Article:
Once you’ve considered the above features of the passage, reflect on its relationship to the work’s larger themes, ideas, and actions. In the end, a close reading allows you to expand your understanding of a text.
Close reading example
Let’s take a look at how this technique works by examining two stanzas from Lorine Niedecker’s poem, “I rose from marsh mud”:
I rose from marsh mud, algae, equisetum, willows, sweet green, noisy birds and frogs to see her wed in the rich rich silence of the church, the little white slave-girl in her diamond fronds.
First, we need to consider the stanzas’ literal content. In this case, the poem is about attending a wedding. Next, we should take note of the poem’s form: four-line stanzas, written in free verse.
From there, we need to look more closely at individual words and phrases. For instance, the first stanza discusses how the speaker “rose from marsh mud” and then lists items like “algae, equisetum, willows” and “sweet green,” all of which are plants. Could the speaker have been gardening before attending the wedding?
Now, juxtapose the first stanza with the second: the speaker leaves the natural world of mud and greenness for the “rich/ rich silence of the church.” Note the repetition of the word, “rich,” and how the poem goes on to describe the “little white slave-girl/ in her diamond fronds,” the necessarily “rich” jewelry that the bride wears at her wedding.
Niedecker’s description of the diamond jewelry as “fronds” refers back to the natural world of plants that the speaker left behind. Note also the similarities in sound between the “frogs” of the first stanza and the “fronds” of the second.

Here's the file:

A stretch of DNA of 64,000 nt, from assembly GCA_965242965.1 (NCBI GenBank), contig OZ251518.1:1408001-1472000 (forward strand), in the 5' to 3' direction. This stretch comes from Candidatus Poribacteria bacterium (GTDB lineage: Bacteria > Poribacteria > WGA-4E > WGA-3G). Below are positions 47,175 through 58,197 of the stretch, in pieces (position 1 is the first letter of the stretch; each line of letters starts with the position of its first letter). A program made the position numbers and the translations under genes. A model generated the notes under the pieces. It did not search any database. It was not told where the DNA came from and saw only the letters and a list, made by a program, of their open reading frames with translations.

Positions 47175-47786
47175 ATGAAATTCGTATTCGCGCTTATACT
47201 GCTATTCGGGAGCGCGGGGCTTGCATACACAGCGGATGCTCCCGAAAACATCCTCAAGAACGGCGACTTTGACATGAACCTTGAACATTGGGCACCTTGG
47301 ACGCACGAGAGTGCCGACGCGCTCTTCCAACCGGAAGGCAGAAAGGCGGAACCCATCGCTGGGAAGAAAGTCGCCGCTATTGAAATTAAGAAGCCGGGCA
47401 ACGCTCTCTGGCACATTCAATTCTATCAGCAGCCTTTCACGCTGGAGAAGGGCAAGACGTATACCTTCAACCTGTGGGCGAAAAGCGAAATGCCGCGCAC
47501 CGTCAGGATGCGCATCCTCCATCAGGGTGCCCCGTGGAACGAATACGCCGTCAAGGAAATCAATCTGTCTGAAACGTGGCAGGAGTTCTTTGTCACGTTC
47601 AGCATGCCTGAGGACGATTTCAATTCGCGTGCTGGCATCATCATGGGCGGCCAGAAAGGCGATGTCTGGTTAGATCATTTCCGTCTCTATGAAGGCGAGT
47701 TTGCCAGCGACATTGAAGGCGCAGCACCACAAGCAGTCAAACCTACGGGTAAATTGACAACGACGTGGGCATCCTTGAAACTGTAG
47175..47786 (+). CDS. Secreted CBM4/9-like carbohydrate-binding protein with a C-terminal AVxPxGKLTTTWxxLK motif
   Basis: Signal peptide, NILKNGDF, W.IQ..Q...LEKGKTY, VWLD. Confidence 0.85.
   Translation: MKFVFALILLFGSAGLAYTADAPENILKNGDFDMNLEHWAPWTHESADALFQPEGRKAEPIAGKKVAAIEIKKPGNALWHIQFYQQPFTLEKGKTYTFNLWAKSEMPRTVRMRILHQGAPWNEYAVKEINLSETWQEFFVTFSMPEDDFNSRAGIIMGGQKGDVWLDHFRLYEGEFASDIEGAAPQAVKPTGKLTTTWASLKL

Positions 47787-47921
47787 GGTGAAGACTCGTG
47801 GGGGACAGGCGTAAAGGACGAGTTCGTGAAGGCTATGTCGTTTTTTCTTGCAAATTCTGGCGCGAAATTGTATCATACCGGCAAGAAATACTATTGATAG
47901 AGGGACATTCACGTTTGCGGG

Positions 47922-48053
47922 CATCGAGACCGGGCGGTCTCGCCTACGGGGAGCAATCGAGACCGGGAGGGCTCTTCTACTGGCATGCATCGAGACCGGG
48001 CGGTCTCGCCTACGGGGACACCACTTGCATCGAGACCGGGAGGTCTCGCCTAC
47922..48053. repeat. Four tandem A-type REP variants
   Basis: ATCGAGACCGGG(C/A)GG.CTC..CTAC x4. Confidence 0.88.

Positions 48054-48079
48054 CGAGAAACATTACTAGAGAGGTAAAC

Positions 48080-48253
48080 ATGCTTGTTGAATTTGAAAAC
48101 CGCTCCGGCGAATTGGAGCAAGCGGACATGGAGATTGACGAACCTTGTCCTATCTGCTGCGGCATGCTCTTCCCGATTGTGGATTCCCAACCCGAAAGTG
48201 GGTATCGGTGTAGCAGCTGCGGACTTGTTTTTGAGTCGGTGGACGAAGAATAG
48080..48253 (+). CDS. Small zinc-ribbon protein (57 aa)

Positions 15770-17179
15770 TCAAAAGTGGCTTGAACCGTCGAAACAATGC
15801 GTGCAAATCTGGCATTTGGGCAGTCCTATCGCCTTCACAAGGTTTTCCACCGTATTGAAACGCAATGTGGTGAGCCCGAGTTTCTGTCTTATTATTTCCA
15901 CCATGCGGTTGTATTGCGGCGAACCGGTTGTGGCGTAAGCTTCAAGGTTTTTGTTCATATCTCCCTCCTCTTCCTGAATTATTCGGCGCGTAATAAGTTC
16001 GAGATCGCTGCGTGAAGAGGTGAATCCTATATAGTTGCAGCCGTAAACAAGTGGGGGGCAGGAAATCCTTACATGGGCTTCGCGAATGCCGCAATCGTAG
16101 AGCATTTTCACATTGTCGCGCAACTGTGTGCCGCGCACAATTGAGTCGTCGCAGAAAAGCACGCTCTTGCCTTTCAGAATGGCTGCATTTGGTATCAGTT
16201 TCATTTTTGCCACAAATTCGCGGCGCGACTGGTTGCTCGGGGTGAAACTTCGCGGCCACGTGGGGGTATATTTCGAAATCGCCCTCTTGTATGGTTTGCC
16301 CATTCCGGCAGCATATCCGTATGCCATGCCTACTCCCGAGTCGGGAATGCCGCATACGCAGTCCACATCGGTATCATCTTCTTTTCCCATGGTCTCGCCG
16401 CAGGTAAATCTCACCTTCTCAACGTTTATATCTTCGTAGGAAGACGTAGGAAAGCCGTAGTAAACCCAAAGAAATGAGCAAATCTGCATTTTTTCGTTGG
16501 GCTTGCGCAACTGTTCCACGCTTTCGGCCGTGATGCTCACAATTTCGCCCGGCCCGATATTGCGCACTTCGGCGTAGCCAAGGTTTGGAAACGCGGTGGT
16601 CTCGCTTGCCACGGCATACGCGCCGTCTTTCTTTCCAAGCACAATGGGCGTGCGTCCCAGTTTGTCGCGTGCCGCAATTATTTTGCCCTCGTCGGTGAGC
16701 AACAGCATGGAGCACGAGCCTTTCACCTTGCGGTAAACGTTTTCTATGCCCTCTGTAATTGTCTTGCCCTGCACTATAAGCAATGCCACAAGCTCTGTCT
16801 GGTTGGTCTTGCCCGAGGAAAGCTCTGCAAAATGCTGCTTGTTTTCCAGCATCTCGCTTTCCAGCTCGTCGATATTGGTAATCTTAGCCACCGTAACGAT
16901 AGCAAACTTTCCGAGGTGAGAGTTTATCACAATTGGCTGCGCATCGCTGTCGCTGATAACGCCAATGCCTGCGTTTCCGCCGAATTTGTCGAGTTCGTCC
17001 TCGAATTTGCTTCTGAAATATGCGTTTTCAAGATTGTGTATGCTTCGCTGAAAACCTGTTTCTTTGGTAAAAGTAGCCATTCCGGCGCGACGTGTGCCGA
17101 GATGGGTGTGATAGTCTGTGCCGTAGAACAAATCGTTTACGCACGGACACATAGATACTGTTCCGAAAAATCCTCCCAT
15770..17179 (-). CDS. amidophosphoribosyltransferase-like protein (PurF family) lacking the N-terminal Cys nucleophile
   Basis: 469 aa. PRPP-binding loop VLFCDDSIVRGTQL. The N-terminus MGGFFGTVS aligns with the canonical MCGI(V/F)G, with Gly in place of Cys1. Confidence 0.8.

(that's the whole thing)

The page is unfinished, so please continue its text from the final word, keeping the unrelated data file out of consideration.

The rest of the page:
We might conclude from a comparison of the two stanzas that, while the “marsh mud” might be full of “noisy/ birds and frogs,” it’s a far better place to be than the “rich/rich silence of the church.”
Ultimately, even a short close reading of Niedecker’s poem reveals layers of meaning that enhance our understanding of the work’s overall message.
Frequently Asked Questions about how to do a close reading
✴️ How do you do a close reading?
A successful close reading pays attention to both the form and content of a literary work. This includes: literal content, tone, characterization, structure, figurative language, diction, sound, style, and context.
♻️ How many steps is a close reading?
A close reading doesn’t always follow a specific number of steps. The most important thing to remember is that you need to consider both the form and content of a passage. Always consult your assignment guidelines to see what your instructor expects.
✂️ What is the difference between skimming and close reading?
Skimming and close reading are opposite approaches. Skimming involves scanning a text superficially in order to glean the most important points, while close reading means analyzing the details of a text’s language, style, and overall form.
💈 How do you introduce a close reading?
You might begin a close reading by providing some context about the passage’s significance to the work as a whole. You could also briefly summarize the literal content of the section that you’re examining.
💎 What are the benefits of close reading?
Close reading allows you to expand your overall understanding, and appreciation, of a literary text.